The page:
10 Essential Yoga Poses for Beginners

Did the poses taught in your first yoga class pass in one ear and out the other in a blur of confusion as you tried to register what the teacher was saying and, at the same time, create some semblance of those crazy shapes with your own body? Well, relax. It happens to everybody. Use this guide to help you get a grip on what you just learned. 

These ten foundation postures will be among the very first things you learn as a new beginner and will stay with you for as long as you stay with yoga. The alignment tips below come from years of observing the troublesome areas of each pose. Study them well to get a leg up on this yoga thing.

Downward Facing Dog - Adho Mukah Svanasana

Top 10 Poses - Downward Facing Dog
Downward Facing Dog. Ann Pizer

The name downward facing dog goes hand in hand with yoga, but just because you've heard of this pose doesn't mean it's easy to do.

Beginners often lean too far forward in this posture, making it more like a plank. Instead, remember to keep your weight mostly in your legs, your butt high, and your heels reaching toward the floor. Bending your knees a little or a lot is an accepted modification for people with tight hamstrings.

Eventually, this pose becomes a resting posture. Believe it!

Mountain Pose - Tadasana

Top 10 Poses - Mountain Pose
Mountain Pose - Tadasana. Ann Pizer

Mountain pose may not be as famous as downward facing dog, but it is every bit as important. This is a good time to talk about alignment, which is the way that your body parts are ideally arranged in each pose. The alignment in mountain pose draws a straight line from the crown of your head to your heels, with the shoulders and pelvis stacked along the line on the way down.

A good yoga teacher will talk you through this in class, reminding you to slide your shoulders down your back and keep weight in your heels.

Warrior I - Virbhadrasana I

Top 10 Poses - Warrior I
Warrior I - Virabhadrasana I. Ann Pizer

The important thing to remember in warrior I is that the hips face forward. Think of your hip points as headlights. They should be roughly parallel with the front of your mat.

Sometimes this requires that you move your legs into a wider stance (towards each side of the mat), which is ok in my book.

Warrior II - Virabhadrasana II

Top 10 Poses - Warrior II
Warrior II - Virabhadrasana II. Ann Pizer

Unlike warrior I, above, in warrior II, the hips face the side of the mat. When moving from warrior I to warrior II, the hips and shoulders both open to the side. This is a movement that is done a lot, and not just in classes for beginners.

In both warrior poses, aim to get the front thigh parallel to the floor. You've heard of feeling the burn, right?

Extended Side Angle - Utthita Parvakonasana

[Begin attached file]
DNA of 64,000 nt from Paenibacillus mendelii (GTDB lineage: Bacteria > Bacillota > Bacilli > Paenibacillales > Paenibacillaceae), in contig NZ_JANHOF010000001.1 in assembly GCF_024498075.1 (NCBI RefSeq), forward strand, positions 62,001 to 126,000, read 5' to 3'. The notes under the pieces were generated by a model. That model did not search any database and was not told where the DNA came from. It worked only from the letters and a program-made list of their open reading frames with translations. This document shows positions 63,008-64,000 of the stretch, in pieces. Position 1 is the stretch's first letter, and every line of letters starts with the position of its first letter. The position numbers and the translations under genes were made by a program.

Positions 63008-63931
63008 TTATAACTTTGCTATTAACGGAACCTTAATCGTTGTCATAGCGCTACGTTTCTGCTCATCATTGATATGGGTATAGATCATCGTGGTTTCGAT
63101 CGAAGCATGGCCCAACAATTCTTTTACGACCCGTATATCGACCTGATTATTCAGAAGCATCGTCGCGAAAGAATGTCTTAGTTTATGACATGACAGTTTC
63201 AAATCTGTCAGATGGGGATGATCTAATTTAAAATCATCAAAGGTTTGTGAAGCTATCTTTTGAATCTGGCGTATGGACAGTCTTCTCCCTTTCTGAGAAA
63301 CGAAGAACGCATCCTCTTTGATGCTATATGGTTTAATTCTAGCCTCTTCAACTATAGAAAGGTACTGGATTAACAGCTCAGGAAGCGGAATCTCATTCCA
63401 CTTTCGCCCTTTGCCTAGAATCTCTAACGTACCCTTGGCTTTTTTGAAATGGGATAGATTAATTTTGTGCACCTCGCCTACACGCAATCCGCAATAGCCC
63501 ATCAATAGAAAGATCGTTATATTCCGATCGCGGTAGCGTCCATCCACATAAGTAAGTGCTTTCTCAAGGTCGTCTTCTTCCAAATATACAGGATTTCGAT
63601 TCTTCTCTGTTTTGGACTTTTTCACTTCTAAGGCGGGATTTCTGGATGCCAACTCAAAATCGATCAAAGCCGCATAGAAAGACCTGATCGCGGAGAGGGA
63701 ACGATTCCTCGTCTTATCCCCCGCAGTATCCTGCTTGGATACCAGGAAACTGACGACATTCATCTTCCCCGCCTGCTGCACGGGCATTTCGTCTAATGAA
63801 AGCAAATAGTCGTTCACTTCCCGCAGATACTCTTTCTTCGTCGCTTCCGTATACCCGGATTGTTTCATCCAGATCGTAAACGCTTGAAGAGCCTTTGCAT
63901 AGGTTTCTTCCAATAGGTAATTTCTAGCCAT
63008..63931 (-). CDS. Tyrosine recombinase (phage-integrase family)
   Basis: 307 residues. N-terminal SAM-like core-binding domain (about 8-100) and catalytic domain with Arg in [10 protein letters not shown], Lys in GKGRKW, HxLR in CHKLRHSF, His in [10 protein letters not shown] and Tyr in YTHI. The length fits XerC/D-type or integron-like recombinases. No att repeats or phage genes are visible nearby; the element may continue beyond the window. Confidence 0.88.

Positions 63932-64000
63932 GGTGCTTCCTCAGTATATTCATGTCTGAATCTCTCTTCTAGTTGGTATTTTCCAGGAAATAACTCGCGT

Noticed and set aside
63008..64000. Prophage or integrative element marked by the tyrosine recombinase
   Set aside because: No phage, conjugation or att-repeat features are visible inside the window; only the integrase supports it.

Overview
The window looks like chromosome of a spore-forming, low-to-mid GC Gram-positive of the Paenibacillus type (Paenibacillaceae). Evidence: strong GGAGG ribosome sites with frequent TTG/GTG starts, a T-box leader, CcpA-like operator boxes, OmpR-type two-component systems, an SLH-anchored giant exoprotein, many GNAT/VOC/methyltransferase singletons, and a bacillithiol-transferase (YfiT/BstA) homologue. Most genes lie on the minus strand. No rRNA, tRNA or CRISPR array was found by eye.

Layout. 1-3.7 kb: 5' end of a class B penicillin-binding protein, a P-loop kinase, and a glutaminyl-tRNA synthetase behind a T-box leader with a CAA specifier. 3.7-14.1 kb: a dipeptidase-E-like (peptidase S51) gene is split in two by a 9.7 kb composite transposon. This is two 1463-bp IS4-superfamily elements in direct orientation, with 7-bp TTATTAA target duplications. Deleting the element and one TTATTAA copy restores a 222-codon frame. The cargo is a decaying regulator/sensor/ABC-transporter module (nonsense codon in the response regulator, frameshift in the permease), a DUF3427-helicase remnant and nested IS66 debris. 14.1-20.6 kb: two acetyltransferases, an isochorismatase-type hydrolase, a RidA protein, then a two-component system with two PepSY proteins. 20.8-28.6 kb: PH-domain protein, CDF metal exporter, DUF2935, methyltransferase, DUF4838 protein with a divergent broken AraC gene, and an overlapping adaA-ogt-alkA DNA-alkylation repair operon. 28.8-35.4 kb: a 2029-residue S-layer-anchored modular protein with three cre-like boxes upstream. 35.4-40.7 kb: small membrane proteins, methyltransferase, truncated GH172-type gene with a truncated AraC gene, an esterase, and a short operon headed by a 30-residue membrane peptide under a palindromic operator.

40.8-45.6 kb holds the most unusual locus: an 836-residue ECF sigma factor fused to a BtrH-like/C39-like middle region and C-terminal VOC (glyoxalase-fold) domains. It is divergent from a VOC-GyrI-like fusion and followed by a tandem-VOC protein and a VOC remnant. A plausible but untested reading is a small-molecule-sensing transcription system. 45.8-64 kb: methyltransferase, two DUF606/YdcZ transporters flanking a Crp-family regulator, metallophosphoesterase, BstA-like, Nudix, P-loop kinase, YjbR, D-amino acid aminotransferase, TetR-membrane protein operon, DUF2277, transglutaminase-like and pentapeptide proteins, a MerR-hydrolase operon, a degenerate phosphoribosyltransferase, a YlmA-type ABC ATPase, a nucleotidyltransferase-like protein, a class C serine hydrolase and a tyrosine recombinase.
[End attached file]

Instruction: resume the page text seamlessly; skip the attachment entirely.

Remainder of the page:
Top 10 Poses - Extended Side Angle Pose
Extended Side Angle Pose - Utthita Parsvakonasana. Ann Pizer

The accepted modification of extended side angle pose is the bring your forearm to your thigh instead of your hand to the floor. This allows you to stay open across the shoulders.

If students reach for the floor before they are ready, it compromises the position of the torso, meaning that the chest is turned toward the floor instead of toward the ceiling.

Triangle Pose - Utthita Trikonasana

Top 10 Poses - Triangle Pose
Triangle Pose - Trikonasana. Ann Pizer

The triangle can cause the same issues as extended side angle, so have a yoga block handy for your bottom hand. You can also rest your hand higher up on your leg, but avoid putting it directly on your knee.

Familiarize yourself with the microbend and apply it here, particularly in your front knee.

Cat-Cow Stretch - Chakravakasana

Top 10 Poses - Cat Cow Stretch
Cat Cow Stretch. Ann Pizer

Cat-Cow may be the most important pose you learn when starting yoga, especially if you have back pain. Even if you never make it to more than a few yoga classes (no! come back!), continue doing this stretch on your own for your spinal health.

You can read more about the importance of cat-cow on About.com's back pain site.

Staff Pose - Dandasana

Top 10 Poses- Staff Pose
Staff Pose - Dandasana. Ann Pizer

Staff pose is the seated equivalent of mountain pose (above), in that it offers alignment guidelines for a host of other seated poses.

You can (and should) sit on a folded blanket or two if you have trouble sitting up straight with your butt flat on the floor. Oftentimes this pose leads into a forward bend.

Cobbler's Pose - Baddha Konasana

Top 10 Poses - Cobber's Pose
Cobbler's Pose - Baddha Konasana. Ann Pizer

It can also be a good idea to sit up on something like a blanket in cobbler's pose, especially if your knees are way above your hips in this position.

Since we rarely sit this way in our everyday lives, this pose stretches some neglected areas of the body.

Child's Pose - Balasana

Top 10 Poses - Child's Pose
Child's Pose - Balasana. Ann Pizer

I know I said all the other poses were important, but child's pose is really important. It's the position you can assume at any time you need a break during a yoga class. If you feel ever feel light-headed or overly fatigued, you don't have to wait for the teacher to call for a break. Just move into child's pose on your own and rejoin the class when you are ready.

Taking child's pose is really up to your discretion, which happens to introduce one of yoga's best lessons: being attuned to the signals your body is giving you and respecting them above any external directions you may be getting. It's all about you, baby.

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